Changing conditionality in Afghanistan from rhetoric to reality, and making the price of staying political unity, success in developing local security forces, and economic reform may be demanding. However, the cost of staying in a failed state over time is all too high. Moreover, the political cost to the U.S. of having to act on such conditionality may well be far more acceptable than an open-ended commitment to partial Afghan success or eventual failure.

Seen from this perspective, some form of peace with Taliban participation in the Afghan government, or division of the country may also be an option. However, it is one that is all too likely to either divide the country into ethnic and sectarian factions, see the Taliban reemerge as the dominant faction, or create some new form of civil war. Peace negotiations all too often become a form of war by other means or the prelude to new forms of power struggles.

Syria

Syria is the worst of a range of bad options. It is effectively lost already except for the Kurdish areas that have supported the U.S. Backing a coalition of the Kurds and some Arabs in the northeast on a contingency basis may be worth it – particularly if Iraq merits U.S. aid in creating a strategic buffer. However, the U.S. should not provide open ended support if it means becoming involved in the broader Kurdish struggles with Turkey or supporting a Syrian Kurdish movement with a fundamentally unworkable set of ideological goals.

It is also far from clear that the U.S. and its allies should continue even humanitarian aid to an Assad/Russian/Iranian dominated Syria – much support any development aid. It anything, the U.S. should begin now to evaluate the kind of aid it might give any renewed Sunni or other rebels faction both now in Idlib or later.

Iraq

Iraq presents the highest risk that U.S. tactical victories will end in major strategic losses that really matter to the U.S. Its location as a land bridge that Iran can use to expand its strategic influence, its status as a major oil power, and its role in shaping Gulf security and the secure flow of world oil exports all make it far more of a strategic interest than Afghanistan or Syria.

This makes offering Iraq sustained military aid and economic aid as well far more of a priority, along with creating a matching civil effort to provide aid and assistance to its government if its government emerges out of the present election as a serious potential strategic partner. At the same time, the U.S. needs to seriously study what would happen if Iraq tilts towards Iran and consult with its Arab partners over the options.

Broader Options

Finally, the U.S. should consider two broader options.

First, trying to create some kind of broad international effort that could be coordinated by the World Bank to offer conditional aid for serious economic, governance, and political reform. The United States does not have to be the leader in “nation building.” Having a more neutral and international body do so – with specialized expertise – may be the best answer to not fighting only half a war in the future. One thing is clear, however, there really is no purely military answer to any of America’s three current wars, to dealing with the causes of terrorism, and to dealing with other conflicts like the fighting in Yemen or various Sub Saharan states.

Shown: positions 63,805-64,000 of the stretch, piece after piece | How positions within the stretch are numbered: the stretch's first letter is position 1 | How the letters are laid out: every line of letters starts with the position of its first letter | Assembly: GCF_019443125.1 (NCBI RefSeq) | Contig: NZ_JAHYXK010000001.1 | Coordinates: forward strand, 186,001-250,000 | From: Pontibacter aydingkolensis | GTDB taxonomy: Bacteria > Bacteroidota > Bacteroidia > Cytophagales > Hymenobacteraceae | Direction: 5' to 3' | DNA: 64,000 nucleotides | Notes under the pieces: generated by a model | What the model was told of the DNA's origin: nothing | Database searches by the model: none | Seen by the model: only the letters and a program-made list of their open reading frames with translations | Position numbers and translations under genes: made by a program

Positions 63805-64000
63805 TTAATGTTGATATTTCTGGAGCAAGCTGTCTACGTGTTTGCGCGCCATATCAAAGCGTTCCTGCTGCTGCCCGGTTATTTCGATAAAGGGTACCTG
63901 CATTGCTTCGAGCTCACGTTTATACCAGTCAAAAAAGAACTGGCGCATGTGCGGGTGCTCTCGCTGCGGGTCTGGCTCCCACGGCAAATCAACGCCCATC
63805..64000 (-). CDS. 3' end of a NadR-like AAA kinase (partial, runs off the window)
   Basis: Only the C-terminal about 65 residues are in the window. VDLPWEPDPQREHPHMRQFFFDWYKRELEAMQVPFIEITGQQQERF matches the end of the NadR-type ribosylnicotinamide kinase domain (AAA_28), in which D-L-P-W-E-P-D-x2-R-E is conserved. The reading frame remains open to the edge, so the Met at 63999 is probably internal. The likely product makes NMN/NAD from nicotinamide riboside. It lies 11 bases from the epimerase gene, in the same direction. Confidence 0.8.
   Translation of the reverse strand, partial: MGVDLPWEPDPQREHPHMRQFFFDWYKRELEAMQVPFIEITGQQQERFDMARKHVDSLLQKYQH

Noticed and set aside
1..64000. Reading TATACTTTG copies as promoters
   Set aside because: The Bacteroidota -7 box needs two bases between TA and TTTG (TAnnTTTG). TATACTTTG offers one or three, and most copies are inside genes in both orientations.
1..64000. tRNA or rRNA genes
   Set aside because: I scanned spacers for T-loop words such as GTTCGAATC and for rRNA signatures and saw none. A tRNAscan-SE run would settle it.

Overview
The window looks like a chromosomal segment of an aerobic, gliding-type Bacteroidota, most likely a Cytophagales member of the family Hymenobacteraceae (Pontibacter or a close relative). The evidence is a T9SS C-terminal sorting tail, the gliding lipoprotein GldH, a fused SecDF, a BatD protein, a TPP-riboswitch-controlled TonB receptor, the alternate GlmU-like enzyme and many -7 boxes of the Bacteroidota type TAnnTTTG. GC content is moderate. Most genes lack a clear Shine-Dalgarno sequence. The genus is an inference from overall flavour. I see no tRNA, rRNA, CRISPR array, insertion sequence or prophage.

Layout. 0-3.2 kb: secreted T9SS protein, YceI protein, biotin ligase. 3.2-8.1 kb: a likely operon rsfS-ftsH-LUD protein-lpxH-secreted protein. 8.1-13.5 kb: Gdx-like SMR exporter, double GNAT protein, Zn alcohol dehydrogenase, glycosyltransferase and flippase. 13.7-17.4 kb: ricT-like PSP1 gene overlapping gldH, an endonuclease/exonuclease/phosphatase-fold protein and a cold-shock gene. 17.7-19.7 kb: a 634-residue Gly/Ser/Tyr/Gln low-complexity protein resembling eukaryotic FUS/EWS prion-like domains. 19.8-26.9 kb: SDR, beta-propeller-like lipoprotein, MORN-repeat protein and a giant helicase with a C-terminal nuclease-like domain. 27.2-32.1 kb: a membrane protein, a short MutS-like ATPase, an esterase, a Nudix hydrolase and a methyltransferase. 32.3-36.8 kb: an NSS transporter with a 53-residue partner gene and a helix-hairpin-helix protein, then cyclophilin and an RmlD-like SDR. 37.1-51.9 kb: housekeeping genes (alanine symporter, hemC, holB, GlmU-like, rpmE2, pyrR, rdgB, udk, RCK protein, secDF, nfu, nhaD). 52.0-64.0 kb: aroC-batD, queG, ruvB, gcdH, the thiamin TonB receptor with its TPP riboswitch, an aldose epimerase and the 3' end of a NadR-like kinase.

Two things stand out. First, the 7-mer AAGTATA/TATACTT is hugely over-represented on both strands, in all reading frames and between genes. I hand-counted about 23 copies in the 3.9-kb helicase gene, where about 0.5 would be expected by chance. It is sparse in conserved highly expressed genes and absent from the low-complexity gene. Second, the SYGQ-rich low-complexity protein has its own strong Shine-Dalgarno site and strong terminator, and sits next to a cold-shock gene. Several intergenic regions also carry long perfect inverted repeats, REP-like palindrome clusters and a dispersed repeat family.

Second, the U.S. needs to build on the military lessons of its current wars in shaping its commitments to future “wars” that involve terrorism and counterinsurgency campaigns. Finding the best combination of train and assist efforts and the use of airpower is one critical lesson, and one that will allow the U.S. to focus on other strategic priorities like Russia and China. the most critical issue, however, may be to define the conditions that really do merit U.S. intervention. One way or another, the U.S. has become involved in three “failed state” wars. Backing real strategic partners is one thing. Letting hope triumph over experience is quite another.

Anthony H. Cordesman holds the Arleigh A. Burke Chair in Strategy at the Center for Strategic and International Studies in Washington, D.C. He has served as a consultant on Afghanistan to the U.S. Department of Defense and the U.S. Department of State.

Commentary is produced by the Center for Strategic and International Studies (CSIS), a private, tax-exempt institution focusing on international public policy issues. Its research is nonpartisan and nonproprietary. CSIS does not take specific policy positions. Accordingly, all views, positions, and conclusions expressed in this publication should be understood to be solely those of the author(s).

© 2018 by the Center for Strategic and International Studies. All rights reserved.

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The Center for Strategic and International Studies (CSIS) is a bipartisan, nonprofit organization founded in 1962 and headquartered in Washington, D.C. It seeks to advance global security and prosperity by providing strategic insights and policy solutions to decisionmakers.